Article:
The Detroit News’ Lynn Henning on the Tigers’ fallen star — and what a bullet the Mets dodged by not dealing for this guy a year ago.

The venerable Yankees and the once-venerable Tigers had a couple things in common last week beyond unhappy won-loss records. Each club is dealing with the demotion of a past hero.

Bernie Williams is now on the Yankees bench, a sad defrocking for a formerly terrific center fielder who was right there with Derek Jeter when it came to players who, for years, have been portraits of pinstriped glory.

The Tigers are left to contend with a raw and demeaning end for Bobby Higginson, whose hitting skills have so eroded it hurts to watch him step to the plate.

Higginson (above) comes to the ballpark essentially to get booed. He has a difficult time getting around on fastballs and can barely drive a pitch with power, a steady fade that even a year ago was alarming.

He is an unhappy and frustrated ballplayer who doesn’t say much in the clubhouse and who leaves immediately after a game. What a somber retreat from the fun, full-flavored baseball life he lived even during those miserable years when he was about the only thing the Tigers had going for them.

The Yankees have bigger things to worry about than Williams, which would begin with winning on the level expected from a traditional playoff team with a $200 million payroll.

The Tigers also have obligations that stretch beyond the Higginson issue (.500 baseball would be nice) But keep in mind as this increasingly ugly situation plays out that Higginson isn’t the culprit here. The Tigers are. They chose to offer him a four-year contract extension in 2001. And they chose to bring him north a month ago when it was obvious Higginson’s ability to help this team had long ago dissolved.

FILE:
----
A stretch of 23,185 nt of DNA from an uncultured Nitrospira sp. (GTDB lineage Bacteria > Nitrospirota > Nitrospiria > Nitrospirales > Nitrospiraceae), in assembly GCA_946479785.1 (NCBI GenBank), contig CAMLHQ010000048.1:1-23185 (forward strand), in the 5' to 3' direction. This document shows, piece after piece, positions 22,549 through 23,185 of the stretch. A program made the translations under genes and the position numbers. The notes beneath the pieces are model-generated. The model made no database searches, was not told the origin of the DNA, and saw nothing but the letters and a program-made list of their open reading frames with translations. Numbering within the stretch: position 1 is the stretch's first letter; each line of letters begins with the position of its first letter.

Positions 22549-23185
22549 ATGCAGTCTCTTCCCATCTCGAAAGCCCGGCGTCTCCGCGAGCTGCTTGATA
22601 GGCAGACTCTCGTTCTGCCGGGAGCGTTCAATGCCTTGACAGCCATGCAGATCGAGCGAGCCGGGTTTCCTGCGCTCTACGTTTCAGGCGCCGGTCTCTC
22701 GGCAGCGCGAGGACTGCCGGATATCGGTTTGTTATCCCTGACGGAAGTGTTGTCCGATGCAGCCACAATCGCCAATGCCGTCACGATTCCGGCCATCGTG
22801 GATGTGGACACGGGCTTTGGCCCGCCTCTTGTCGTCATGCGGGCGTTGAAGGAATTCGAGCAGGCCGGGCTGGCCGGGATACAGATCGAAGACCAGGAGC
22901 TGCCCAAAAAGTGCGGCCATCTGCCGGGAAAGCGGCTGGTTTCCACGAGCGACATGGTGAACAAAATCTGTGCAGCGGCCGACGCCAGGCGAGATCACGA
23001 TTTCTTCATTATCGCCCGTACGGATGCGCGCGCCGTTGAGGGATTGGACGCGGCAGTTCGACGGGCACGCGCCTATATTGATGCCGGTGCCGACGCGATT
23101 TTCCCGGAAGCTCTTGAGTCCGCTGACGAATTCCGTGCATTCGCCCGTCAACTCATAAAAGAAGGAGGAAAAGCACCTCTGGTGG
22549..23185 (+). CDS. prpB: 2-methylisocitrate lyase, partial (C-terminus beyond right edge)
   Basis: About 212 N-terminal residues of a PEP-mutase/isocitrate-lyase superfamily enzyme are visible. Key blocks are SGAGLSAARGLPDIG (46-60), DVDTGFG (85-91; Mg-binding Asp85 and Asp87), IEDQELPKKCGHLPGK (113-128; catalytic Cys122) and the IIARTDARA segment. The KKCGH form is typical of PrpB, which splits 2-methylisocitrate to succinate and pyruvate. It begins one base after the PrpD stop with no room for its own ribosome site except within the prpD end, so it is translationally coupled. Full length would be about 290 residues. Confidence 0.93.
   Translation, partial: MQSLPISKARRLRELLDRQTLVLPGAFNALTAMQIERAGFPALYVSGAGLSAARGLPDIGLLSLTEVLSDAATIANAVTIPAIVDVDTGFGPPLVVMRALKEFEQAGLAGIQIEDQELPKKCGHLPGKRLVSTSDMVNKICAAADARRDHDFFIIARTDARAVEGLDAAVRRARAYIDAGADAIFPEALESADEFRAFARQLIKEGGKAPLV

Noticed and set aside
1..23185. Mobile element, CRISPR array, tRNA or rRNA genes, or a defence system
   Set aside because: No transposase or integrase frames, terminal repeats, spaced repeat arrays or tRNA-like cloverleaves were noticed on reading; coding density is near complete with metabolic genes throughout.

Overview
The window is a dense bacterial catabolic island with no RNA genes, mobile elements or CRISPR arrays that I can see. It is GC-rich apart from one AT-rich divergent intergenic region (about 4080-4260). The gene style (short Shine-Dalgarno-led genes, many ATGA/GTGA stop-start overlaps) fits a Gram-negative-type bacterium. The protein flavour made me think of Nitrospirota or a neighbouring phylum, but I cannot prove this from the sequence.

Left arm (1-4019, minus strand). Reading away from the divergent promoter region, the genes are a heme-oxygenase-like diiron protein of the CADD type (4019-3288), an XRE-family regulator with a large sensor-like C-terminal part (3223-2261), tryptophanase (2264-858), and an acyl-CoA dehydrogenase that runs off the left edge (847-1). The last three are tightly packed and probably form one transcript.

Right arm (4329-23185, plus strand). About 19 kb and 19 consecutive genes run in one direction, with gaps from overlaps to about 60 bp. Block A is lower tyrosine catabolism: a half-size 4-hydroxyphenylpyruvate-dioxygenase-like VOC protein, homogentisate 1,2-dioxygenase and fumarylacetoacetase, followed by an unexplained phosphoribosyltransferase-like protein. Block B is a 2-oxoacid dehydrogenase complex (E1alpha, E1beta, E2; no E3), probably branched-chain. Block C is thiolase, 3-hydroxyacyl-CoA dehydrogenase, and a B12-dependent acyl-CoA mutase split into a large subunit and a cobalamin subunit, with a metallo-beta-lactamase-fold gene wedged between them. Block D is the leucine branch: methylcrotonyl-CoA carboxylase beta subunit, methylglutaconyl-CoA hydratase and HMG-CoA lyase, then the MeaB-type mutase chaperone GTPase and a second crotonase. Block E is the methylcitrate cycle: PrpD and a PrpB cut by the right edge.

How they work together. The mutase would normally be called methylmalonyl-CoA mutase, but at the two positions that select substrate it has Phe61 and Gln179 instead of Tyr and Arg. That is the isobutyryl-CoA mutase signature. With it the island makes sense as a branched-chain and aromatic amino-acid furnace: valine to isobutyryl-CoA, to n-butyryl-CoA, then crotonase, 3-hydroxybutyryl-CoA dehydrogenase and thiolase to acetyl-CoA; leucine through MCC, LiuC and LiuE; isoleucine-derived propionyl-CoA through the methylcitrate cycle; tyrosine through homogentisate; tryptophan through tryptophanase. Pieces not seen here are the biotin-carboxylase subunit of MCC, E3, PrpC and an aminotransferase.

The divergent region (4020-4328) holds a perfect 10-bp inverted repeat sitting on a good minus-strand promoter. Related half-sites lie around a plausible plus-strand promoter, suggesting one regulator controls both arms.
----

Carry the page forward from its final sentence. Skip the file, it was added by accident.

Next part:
A standard line is that the Tigers had to keep Higginson because they were obliged to pay him $8.85 million in 2005. It’s flawed logic that a week into May leaves both the player and his team in a bind.

The Tigers were pretty much assured of paying his 2005 salary whether Higginson was on the team or not. Other clubs that might have been interested in a possible trade — not many names surfaced — weren’t going to bite on a deal if they had to pick up any of Higginson’s freight. A better question is how many teams would be willing to assume even $100,000, which is that part of Higginson’s contract a team takes on if he is released and signed by another club.

He could always retire, of course. But his penalty for not playing baseball this season would be nearly $9 million, which doesn’t strike those in the personal finance profession as being particularly good business.